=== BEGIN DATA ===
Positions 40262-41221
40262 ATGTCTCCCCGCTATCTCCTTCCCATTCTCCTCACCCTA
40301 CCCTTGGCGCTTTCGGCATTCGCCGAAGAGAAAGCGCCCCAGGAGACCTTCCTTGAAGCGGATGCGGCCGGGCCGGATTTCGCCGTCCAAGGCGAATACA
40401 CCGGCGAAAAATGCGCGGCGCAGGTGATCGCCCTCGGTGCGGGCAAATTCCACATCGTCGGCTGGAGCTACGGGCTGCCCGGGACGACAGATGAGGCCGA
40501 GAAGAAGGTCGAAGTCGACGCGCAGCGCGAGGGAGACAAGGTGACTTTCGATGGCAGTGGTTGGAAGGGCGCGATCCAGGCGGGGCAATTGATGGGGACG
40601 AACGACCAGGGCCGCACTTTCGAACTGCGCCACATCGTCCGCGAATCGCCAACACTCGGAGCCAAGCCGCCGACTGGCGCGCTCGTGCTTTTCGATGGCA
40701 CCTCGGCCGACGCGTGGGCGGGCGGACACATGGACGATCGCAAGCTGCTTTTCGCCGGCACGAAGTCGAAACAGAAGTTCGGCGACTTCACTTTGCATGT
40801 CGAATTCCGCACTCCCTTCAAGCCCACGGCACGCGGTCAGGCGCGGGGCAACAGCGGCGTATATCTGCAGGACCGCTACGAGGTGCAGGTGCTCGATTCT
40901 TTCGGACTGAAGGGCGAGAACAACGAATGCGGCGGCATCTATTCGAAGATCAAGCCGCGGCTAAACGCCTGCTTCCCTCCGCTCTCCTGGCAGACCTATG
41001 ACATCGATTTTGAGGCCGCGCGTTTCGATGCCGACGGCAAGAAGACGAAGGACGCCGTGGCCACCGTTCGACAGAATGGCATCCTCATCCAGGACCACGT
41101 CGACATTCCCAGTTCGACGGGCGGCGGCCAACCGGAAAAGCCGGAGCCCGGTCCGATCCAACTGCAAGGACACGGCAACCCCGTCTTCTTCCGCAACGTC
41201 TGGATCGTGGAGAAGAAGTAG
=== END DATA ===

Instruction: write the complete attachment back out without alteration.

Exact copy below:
Positions 40262-41221
40262 ATGTCTCCCCGCTATCTCCTTCCCATTCTCCTCACCCTA
40301 CCCTTGGCGCTTTCGGCATTCGCCGAAGAGAAAGCGCCCCAGGAGACCTTCCTTGAAGCGGATGCGGCCGGGCCGGATTTCGCCGTCCAAGGCGAATACA
40401 CCGGCGAAAAATGCGCGGCGCAGGTGATCGCCCTCGGTGCGGGCAAATTCCACATCGTCGGCTGGAGCTACGGGCTGCCCGGGACGACAGATGAGGCCGA
40501 GAAGAAGGTCGAAGTCGACGCGCAGCGCGAGGGAGACAAGGTGACTTTCGATGGCAGTGGTTGGAAGGGCGCGATCCAGGCGGGGCAATTGATGGGGACG
40601 AACGACCAGGGCCGCACTTTCGAACTGCGCCACATCGTCCGCGAATCGCCAACACTCGGAGCCAAGCCGCCGACTGGCGCGCTCGTGCTTTTCGATGGCA
40701 CCTCGGCCGACGCGTGGGCGGGCGGACACATGGACGATCGCAAGCTGCTTTTCGCCGGCACGAAGTCGAAACAGAAGTTCGGCGACTTCACTTTGCATGT
40801 CGAATTCCGCACTCCCTTCAAGCCCACGGCACGCGGTCAGGCGCGGGGCAACAGCGGCGTATATCTGCAGGACCGCTACGAGGTGCAGGTGCTCGATTCT
40901 TTCGGACTGAAGGGCGAGAACAACGAATGCGGCGGCATCTATTCGAAGATCAAGCCGCGGCTAAACGCCTGCTTCCCTCCGCTCTCCTGGCAGACCTATG
41001 ACATCGATTTTGAGGCCGCGCGTTTCGATGCCGACGGCAAGAAGACGAAGGACGCCGTGGCCACCGTTCGACAGAATGGCATCCTCATCCAGGACCACGT
41101 CGACATTCCCAGTTCGACGGGCGGCGGCCAACCGGAAAAGCCGGAGCCCGGTCCGATCCAACTGCAAGGACACGGCAACCCCGTCTTCTTCCGCAACGTC
41201 TGGATCGTGGAGAAGAAGTAG